About the Contributors
Barthold Lichtenbelt received his master's degree in electrical engineering in 1994 from the University of Twente in the Netherlands. From 1994 to 1998, he worked on volume rendering techniques at Hewlett-Packard Company, first at Hewlett-Packard Laboratories in Palo Alto, California, and later at Hewlett-Packard's graphics software lab in Fort Collins, Colorado. During that time, he coauthored the book, Introduction to Volume Rendering, and wrote several papers on the subject. He was awarded four patents in the field of volume rendering. In 1998, Barthold joined Dynamic Pictures (subsequently acquired by 3Dlabs), where he worked on both Direct3D and OpenGL drivers for professional graphics accelerators. Since 2001, he has been heavily involved in efforts to extend the OpenGL API and was the lead author of the three ARB extensions that support the OpenGL Shading Language. Barthold also led the implementation of 3Dlabs' first drivers that use these extensions. He currently manages 3Dlabs' Programmable Graphics Development Group in Fort Collins, Colorado.
John Kessenich, a Colorado native, has worked in Fort Collins as a software architect in a variety of fields including CAD applications, operating system kernels, and 3D graphics. He received a patent for using Web browsers to navigate through huge collections of source code and another for processor architecture. John studied mathematics and its application to computer graphics, computer languages, and compilers at Colorado State University, receiving a bachelor's degree in applied mathematics in 1985. Later, while working at Hewlett-Packard, he earned his master's degree in applied mathematics in 1988. John has been working on OpenGL drivers since 1999 at 3Dlabs, and has been leading the 3Dlabs shading language compiler development effort since 2001. John was the lead author for the OpenGL Shading Language specification, and in this role he was one of the leaders of the technical effort to finalize and standardize it as part of core OpenGL.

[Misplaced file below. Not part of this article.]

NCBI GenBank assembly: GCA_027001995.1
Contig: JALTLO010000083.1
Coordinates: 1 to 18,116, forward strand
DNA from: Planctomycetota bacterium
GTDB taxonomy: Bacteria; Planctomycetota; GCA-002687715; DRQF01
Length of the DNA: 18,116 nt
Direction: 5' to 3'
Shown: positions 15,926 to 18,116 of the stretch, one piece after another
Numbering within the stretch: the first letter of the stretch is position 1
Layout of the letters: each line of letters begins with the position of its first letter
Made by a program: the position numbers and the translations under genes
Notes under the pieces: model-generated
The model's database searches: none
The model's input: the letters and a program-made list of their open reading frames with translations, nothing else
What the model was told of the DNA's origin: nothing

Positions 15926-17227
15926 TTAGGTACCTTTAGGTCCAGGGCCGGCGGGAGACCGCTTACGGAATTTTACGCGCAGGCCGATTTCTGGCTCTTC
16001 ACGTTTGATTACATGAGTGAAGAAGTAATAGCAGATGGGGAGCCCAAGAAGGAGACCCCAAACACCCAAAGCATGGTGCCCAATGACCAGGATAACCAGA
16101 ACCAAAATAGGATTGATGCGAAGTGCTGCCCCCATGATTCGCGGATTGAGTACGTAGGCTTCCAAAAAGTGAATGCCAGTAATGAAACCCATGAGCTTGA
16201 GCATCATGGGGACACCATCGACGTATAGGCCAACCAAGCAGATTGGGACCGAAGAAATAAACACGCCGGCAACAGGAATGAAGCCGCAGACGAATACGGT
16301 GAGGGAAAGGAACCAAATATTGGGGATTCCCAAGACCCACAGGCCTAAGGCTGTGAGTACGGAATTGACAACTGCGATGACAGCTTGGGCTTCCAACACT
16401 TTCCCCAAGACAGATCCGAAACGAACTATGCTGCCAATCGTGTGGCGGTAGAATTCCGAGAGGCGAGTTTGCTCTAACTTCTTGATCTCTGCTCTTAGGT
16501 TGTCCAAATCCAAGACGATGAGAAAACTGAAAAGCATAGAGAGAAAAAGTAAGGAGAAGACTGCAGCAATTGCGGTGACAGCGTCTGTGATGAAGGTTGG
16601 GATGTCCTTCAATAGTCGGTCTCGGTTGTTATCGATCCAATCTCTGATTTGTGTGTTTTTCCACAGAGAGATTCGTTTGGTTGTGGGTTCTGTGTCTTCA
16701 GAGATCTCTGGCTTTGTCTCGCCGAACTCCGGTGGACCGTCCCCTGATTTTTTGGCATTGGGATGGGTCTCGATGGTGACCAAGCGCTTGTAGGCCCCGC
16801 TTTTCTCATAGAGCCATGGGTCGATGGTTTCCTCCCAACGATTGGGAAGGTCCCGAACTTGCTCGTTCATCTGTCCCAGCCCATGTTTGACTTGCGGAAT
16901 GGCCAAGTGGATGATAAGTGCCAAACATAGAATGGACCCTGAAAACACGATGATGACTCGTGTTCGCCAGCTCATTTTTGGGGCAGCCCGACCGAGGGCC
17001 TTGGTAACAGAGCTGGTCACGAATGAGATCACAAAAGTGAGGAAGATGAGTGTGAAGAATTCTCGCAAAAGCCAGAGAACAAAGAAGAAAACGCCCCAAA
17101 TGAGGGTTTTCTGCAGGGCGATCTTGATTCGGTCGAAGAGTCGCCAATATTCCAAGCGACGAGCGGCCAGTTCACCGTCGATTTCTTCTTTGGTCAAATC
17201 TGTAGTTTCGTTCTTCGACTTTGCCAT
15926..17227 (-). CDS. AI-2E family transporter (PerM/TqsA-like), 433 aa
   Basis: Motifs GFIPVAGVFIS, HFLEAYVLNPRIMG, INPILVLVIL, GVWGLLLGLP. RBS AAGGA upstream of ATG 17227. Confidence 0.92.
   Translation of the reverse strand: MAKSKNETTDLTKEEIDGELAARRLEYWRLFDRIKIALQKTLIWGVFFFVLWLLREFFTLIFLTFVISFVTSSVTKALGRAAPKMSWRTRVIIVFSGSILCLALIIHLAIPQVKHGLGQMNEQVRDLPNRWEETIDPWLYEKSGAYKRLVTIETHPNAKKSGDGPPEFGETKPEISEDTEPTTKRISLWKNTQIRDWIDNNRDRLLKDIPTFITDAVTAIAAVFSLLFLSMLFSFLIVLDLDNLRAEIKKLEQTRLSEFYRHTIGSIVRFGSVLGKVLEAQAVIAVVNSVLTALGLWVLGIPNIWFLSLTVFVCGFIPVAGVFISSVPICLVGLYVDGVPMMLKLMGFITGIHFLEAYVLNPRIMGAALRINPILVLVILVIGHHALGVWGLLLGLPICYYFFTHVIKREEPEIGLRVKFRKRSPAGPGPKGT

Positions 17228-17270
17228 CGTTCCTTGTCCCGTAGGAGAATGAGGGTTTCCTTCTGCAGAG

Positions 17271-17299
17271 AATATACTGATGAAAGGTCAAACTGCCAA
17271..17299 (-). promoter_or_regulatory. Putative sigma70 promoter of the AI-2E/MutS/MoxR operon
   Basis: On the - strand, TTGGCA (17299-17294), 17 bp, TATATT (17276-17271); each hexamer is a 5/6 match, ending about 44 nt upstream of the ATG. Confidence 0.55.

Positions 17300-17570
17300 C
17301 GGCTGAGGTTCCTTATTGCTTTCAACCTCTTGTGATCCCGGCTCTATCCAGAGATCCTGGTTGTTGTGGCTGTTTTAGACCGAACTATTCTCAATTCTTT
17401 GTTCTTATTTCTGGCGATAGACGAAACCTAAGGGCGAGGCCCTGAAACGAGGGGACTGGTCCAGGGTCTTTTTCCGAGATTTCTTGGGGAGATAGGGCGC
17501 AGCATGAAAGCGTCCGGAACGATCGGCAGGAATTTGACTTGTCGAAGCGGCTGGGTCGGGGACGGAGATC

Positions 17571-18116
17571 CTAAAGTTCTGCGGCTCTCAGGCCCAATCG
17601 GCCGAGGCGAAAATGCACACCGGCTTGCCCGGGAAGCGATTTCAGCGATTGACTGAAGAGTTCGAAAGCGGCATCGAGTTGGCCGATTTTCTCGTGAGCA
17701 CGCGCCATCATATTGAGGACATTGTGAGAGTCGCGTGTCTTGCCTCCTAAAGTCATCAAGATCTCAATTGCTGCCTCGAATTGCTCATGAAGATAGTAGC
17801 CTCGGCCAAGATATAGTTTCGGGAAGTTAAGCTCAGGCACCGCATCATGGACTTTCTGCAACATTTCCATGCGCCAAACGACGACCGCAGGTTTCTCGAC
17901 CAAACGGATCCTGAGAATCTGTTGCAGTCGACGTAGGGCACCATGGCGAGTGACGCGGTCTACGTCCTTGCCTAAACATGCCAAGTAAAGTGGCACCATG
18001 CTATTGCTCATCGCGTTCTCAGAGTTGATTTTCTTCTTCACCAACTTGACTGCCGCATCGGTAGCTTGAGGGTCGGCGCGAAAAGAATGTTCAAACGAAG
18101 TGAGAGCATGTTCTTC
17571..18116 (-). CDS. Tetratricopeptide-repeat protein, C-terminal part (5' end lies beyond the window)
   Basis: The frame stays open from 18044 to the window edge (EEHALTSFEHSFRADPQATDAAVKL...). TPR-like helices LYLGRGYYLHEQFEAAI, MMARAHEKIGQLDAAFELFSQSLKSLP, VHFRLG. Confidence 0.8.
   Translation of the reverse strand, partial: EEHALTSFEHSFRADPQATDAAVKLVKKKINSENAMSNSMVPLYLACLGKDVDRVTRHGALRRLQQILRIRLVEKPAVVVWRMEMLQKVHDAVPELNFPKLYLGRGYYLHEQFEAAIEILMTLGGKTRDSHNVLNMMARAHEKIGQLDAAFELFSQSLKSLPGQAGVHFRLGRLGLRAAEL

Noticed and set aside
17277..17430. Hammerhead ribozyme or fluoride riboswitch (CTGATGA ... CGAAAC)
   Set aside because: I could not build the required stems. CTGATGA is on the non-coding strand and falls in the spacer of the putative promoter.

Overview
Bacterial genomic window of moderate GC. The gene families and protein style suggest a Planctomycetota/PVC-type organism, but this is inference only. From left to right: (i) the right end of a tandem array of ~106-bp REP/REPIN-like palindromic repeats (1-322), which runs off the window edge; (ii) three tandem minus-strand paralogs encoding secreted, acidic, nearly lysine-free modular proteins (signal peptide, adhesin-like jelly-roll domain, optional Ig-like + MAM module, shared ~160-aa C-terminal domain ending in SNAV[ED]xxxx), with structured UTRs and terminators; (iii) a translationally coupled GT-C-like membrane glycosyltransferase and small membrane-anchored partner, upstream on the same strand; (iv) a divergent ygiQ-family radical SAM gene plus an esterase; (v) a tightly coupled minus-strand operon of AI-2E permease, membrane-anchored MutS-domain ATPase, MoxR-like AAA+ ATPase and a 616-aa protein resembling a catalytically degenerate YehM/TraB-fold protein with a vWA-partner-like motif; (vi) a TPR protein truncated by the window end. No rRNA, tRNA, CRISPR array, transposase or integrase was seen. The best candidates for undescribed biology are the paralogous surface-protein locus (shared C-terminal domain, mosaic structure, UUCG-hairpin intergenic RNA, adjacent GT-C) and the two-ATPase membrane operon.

Hugh Malan is a computer graphics programmer currently working for Real Time Worlds in Dundee, Scotland. In 1997, he received B.S. degrees in mathematics and physics from Victoria University in Wellington, New Zealand, and followed that with a year in the honors program for mathematics. He subsequently received an M.S. in computer graphics from Otago University in Dunedin, New Zealand. After receiving his M.S., Hugh worked on 3D paint and UV mapping tools at Right Hemisphere, and then joined Pandromeda, Inc to develop the RealWorldz demo for 3Dlabs (described in Chapter 20).
Michael Weiblen received his B.S. in electrical engineering from the University of Maryland, College Park, in 1989. Mike began exploring computer graphics in the 1980s, and developed 3D renderers for the TRS-80 Model 100 laptop and Amiga 1000. Using OpenGL and IrisGL since 1993, he has developed global-scale synthetic environments, visual simulations, and virtual reality applications, which have been presented at such venues as the United States Capitol, EPCOT Center, DARPA, NASA, and SIGGRAPH. He has been awarded two U.S. patents, and has published several papers and articles. In 2003, Mike joined 3Dlabs in Fort Collins, Colorado, where he is currently an engineer with the 3Dlabs Developer Relations group, focusing on applications of hardware-accelerated rendering using the OpenGL Shading Language. Mike currently contributes to several open-source software projects, such as spearheading the integration of OpenGL Shading Language support into OpenSceneGraph.